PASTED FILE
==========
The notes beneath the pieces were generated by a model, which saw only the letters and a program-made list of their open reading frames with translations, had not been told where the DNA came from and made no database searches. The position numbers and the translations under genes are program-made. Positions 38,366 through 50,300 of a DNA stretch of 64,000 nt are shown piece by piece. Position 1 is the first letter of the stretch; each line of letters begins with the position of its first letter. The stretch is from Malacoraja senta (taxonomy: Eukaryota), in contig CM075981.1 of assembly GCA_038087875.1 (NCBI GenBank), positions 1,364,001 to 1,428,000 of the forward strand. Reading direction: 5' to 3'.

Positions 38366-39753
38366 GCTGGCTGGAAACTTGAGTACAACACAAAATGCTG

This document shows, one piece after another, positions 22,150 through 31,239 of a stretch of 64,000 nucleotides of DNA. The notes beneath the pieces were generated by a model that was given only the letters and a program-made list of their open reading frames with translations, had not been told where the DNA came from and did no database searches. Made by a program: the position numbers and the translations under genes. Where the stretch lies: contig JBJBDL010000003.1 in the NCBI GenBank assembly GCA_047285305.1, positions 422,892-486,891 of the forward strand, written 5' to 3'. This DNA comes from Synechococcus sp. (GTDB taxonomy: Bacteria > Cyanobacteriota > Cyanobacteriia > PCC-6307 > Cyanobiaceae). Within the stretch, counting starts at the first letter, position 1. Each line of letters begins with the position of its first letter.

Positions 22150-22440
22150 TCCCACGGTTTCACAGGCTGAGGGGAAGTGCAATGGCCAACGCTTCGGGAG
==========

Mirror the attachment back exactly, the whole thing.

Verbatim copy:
The notes beneath the pieces were generated by a model, which saw only the letters and a program-made list of their open reading frames with translations, had not been told where the DNA came from and made no database searches. The position numbers and the translations under genes are program-made. Positions 38,366 through 50,300 of a DNA stretch of 64,000 nt are shown piece by piece. Position 1 is the first letter of the stretch; each line of letters begins with the position of its first letter. The stretch is from Malacoraja senta (taxonomy: Eukaryota), in contig CM075981.1 of assembly GCA_038087875.1 (NCBI GenBank), positions 1,364,001 to 1,428,000 of the forward strand. Reading direction: 5' to 3'.

Positions 38366-39753
38366 GCTGGCTGGAAACTTGAGTACAACACAAAATGCTG

This document shows, one piece after another, positions 22,150 through 31,239 of a stretch of 64,000 nucleotides of DNA. The notes beneath the pieces were generated by a model that was given only the letters and a program-made list of their open reading frames with translations, had not been told where the DNA came from and did no database searches. Made by a program: the position numbers and the translations under genes. Where the stretch lies: contig JBJBDL010000003.1 in the NCBI GenBank assembly GCA_047285305.1, positions 422,892-486,891 of the forward strand, written 5' to 3'. This DNA comes from Synechococcus sp. (GTDB taxonomy: Bacteria > Cyanobacteriota > Cyanobacteriia > PCC-6307 > Cyanobiaceae). Within the stretch, counting starts at the first letter, position 1. Each line of letters begins with the position of its first letter.

Positions 22150-22440
22150 TCCCACGGTTTCACAGGCTGAGGGGAAGTGCAATGGCCAACGCTTCGGGAG